Isn’t that cherry-picking defined?

          • John Thacker

            Isn’t that cherry-picking defined?

            Yes, he was cherry-picking by using the previous survey that had a very low number for sexual assault. All my complaints about using it stand for him as well.

            I didn’t say that he wasn’t cherry-picking. I said that you two were engaging in it as well. Is it right to cherry-pick because he was?

          • I offerred up my post in the spirit of Karl Popper and his black swan, John.

            Stewart vs. Cramer has got me worried that every “fact” you see presented in the news and the internet is really just self-interested piffle.

            Whenever possible, I’m going to try to look at the raw data instead of someone’s interpretation of what it means from now on.

            If that makes me a cherry-picker too, well…call me Red Fingers.

  • The Grauniad was, as usual, lying. Crime rates have soared in the UK while they have fallen in the U.S. They now rival or surpass us in just about everything but homicide (a tiny percentage of violent crime).

    There’s an official U.S. gov. study comparing crime rates in the U.S. & the U.K. in recent years, which you can google as easily as I can. Please give it a try before asking me to do it for you.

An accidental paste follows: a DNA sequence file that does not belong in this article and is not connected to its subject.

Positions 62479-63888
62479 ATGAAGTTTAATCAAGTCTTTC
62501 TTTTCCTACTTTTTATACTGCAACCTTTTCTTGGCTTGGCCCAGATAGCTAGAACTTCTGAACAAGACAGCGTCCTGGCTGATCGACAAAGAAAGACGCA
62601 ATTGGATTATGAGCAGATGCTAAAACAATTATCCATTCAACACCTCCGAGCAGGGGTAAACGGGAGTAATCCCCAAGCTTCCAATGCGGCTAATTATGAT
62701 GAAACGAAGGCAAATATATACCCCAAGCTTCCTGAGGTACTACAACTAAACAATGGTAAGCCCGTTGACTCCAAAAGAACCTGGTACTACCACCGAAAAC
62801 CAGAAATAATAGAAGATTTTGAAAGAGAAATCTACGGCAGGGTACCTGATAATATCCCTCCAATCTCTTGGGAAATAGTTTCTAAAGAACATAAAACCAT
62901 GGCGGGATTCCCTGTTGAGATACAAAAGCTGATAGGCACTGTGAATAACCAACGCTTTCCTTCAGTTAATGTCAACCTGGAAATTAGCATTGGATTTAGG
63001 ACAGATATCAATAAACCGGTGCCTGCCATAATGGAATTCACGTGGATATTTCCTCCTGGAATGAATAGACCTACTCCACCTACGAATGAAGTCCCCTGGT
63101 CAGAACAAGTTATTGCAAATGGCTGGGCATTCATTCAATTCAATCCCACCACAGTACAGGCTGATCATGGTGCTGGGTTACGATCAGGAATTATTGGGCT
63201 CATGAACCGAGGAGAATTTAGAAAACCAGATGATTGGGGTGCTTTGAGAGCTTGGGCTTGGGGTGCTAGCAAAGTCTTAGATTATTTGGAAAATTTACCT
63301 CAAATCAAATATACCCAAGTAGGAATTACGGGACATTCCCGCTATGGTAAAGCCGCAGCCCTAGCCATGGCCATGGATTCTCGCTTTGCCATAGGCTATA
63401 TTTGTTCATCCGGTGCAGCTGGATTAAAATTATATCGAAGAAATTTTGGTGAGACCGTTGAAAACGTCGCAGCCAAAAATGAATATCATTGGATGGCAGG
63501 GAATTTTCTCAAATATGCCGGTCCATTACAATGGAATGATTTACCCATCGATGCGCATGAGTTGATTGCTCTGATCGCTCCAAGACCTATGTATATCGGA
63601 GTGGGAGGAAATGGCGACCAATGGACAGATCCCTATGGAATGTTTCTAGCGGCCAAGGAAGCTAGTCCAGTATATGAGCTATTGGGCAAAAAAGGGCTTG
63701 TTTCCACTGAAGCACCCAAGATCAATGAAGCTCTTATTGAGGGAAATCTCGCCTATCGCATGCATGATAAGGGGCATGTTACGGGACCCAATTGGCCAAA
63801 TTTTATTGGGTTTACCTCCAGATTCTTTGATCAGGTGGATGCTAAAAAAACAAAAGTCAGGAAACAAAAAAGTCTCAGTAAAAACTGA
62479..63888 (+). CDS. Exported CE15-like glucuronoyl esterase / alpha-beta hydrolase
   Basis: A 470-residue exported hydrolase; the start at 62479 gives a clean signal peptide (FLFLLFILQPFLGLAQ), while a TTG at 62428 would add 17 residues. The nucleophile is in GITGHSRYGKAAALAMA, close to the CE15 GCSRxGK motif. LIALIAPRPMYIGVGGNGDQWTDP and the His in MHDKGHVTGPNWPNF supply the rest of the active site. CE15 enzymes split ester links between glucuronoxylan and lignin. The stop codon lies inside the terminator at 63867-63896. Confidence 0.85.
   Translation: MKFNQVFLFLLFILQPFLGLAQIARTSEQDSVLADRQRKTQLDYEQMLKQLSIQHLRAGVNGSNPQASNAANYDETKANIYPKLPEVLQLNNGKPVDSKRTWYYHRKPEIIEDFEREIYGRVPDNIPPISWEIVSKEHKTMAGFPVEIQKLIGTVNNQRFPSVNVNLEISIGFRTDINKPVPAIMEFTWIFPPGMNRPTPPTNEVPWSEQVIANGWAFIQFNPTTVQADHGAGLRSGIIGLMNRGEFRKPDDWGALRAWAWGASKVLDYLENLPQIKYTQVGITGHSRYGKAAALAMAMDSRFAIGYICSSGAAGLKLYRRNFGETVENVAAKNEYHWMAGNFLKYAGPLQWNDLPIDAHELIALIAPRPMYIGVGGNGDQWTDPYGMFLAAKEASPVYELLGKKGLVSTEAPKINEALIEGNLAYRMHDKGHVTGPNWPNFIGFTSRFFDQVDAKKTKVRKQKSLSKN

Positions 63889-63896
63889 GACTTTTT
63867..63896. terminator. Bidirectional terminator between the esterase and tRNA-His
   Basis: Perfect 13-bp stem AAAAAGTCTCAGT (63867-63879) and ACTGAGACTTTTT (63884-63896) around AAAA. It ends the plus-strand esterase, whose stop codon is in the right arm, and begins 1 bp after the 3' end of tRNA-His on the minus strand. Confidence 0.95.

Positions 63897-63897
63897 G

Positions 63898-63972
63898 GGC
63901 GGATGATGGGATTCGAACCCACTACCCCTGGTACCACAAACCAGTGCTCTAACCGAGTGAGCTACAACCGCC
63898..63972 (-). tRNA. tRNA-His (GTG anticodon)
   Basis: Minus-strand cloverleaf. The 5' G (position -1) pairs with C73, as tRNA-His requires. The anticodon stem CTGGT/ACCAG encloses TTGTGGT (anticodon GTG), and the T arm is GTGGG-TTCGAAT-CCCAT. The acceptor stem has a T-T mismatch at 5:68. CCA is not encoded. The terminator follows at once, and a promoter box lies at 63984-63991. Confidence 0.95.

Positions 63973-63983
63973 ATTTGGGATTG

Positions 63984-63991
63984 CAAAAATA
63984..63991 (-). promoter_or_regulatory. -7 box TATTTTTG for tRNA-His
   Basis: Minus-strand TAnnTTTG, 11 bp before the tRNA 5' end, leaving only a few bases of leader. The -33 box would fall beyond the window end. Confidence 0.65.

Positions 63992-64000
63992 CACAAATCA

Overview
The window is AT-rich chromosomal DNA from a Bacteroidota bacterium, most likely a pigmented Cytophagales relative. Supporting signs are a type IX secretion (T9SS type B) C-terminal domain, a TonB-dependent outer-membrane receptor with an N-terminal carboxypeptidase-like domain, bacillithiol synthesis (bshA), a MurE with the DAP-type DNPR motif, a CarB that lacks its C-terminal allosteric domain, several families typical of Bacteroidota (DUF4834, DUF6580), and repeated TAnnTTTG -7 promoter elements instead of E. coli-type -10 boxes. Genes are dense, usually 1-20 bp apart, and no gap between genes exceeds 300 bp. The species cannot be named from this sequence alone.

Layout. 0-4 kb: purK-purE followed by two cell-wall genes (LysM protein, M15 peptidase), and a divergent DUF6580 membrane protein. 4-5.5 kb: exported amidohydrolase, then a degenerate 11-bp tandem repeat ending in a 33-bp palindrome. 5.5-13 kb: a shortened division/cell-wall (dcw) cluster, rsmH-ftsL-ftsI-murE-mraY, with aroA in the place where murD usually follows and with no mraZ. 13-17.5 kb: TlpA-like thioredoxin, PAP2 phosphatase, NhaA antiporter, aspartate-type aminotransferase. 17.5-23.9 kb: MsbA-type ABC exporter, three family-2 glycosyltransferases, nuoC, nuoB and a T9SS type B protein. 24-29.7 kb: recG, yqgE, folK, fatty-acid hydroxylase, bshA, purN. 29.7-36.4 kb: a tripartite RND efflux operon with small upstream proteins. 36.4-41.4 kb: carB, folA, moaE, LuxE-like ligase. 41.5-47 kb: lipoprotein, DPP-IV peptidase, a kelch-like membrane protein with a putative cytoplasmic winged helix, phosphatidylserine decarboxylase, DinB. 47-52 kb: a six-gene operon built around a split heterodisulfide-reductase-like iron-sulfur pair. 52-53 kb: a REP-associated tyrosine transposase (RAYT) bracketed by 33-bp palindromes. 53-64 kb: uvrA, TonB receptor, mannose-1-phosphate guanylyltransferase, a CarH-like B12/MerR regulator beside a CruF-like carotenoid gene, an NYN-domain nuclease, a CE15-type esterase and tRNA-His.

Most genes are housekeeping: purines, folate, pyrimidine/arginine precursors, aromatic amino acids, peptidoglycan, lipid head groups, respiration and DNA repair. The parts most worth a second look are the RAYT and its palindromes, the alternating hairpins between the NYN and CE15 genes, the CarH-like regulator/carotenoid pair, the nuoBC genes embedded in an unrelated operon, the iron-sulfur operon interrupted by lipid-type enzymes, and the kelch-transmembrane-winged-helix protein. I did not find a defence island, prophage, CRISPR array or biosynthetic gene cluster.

• lyca

    Okay, sorry. I just took the newspaper at its word. And I’m sorry about doubting the New Yorker article — I didn’t know that story and it seemed shocking.

  • Jason Malloy

    There are only two real reasonable purposes I can see for prisons: The first is deterrence, and the second is to sequester dangerous people away from society. But being dangerous is a biological condition. Women aren’t dangerous, and old people aren’t dangerous., but some young, low status, unmarried men get very dangerous. The difference is entirely biological. And if the problem is biological, the solution can be biological. In fact, we already pretty much have this solution: it’s called chemical castration, and it virtually kills recidivism among sexual offenders. I know of no studies for its effects on other kinds of violent offenders, but the null assumption is the effects would be similar. Sexual offenses and other violent offenses stem from the same psychological pathway of impulses.

    So here is a modern alternative to prison: If an offender is sentenced to, say, 5 years in prison, they will be offered the choice to either serve their time, or to remain free if they volunteer for the reversible regimen of feminizing chemicals for a time equal to their sentencing. Basically an updated form of probation for more serious crimes. Another option might even be total freedom in exchange for surgical castration.

    While this type of option raises the cruel-and-unusual flag for some, the major concern it creates is the exact opposite for me: while it would no doubt prevent future crimes from the castrated person himself, the castration penalty is so non-threatening, so un-cruel compared to prison that it would probably also raise crime in the general population by serving as a “get out of murder free card” for many others. Pre-op transsexuals would basically get a free murder card. And many men, I’m sure, would gladly give up their own testicles for the murder of their choice.

    The balance is probably still in favor of the castration option.